Stem cell research presents hope for people with serious diseases. During the last 10 years, billions of dollars have been spent on research and development using this type of research with the hope that the technology can discover the ultimate cure for cancer. Some research studies did show promising results.
However, recent reports also suggest that there are risks associated with stem cell therapy. So what can happen when stem cells go bad?
A case study reported in February (PLoS Med. 2009 Feb 17;6(2):e1000029) that a boy who was suffering from the neurodegenerative disease ataxia telangiectasia was injected with fetal neural stem cells in a clinic in Moscow. The stem cell therapy was performed three times when the patient was 9, 10 and 12 years old. When the patient was 13, researchers from an Israeli clinic detected some tumors in his brain and spinal cord. The tumors were removed surgically and upon examination, revealed some cells that did not originate from the patient. The researchers determined that the tumor cells came from at least two fetuses, most probably the source of the stem cells injected. According to the authors
“This is the first report of a human brain tumor complicating neural stem cell therapy. The findings here suggest that neuronal stem/progenitor cells may be involved in gliomagenesis and provide the first example of a donor-derived brain tumor. Further work is urgently needed to assess the safety of these therapies.”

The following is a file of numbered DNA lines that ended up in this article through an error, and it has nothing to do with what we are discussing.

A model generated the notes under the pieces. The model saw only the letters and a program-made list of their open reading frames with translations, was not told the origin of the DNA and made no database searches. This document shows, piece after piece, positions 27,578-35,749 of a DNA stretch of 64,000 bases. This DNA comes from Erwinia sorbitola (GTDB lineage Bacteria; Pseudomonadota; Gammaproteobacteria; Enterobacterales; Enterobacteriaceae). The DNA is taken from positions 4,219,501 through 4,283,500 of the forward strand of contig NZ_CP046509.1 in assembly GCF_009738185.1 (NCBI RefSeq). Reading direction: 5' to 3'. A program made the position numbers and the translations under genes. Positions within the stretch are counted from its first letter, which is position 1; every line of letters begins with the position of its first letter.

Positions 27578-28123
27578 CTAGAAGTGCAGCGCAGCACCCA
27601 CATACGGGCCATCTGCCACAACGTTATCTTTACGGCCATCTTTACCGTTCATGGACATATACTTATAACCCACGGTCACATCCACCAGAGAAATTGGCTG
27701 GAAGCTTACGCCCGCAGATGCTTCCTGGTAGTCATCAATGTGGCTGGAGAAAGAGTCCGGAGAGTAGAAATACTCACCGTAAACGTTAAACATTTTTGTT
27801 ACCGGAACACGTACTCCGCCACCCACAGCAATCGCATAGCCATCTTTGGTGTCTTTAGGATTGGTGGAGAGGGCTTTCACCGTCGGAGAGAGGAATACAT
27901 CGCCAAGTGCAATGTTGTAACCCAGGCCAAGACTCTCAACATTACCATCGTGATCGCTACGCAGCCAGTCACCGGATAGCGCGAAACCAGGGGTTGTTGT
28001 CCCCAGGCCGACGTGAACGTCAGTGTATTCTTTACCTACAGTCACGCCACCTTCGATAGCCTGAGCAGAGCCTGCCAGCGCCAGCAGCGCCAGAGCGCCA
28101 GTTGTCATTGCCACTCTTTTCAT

A commentary in Nature says that the report may serve as a “cautionary tale” about the appropriate techniques of isolating and culturing stem cells before being used for therapy.
In another study, researchers at Dana-Farber Cancer Institute and the University of California, San Francisco (UCSF) found that the childhood brain tumor medulloblastoma may originate from normal stem cells in the brain that have gone bad. The stems cells are normally harmless but can “turn malignant when acted on by a known mutant, cancer-causing oncogene.” This knowledge gives insight into the origins of brain tumor that can be used in new approaches for targeting brain tumor.
Medulloblastomas, usually diagnosed in children between 2 and 5 years of age, affect the brains cerebellum region, which is involved in controlling body movements. They make up about 30 percent of childhood brain tumors, and account for 250 to 300 new cases per year. With current treatments, approximately 60 to 70 percent of patients live at least five years, but often they are left with cognitive disabilities from surgery, chemotherapy and radiation, urgently suggesting a need for new, more-selective therapies.
Photo credit: cancer cells University of Birmingham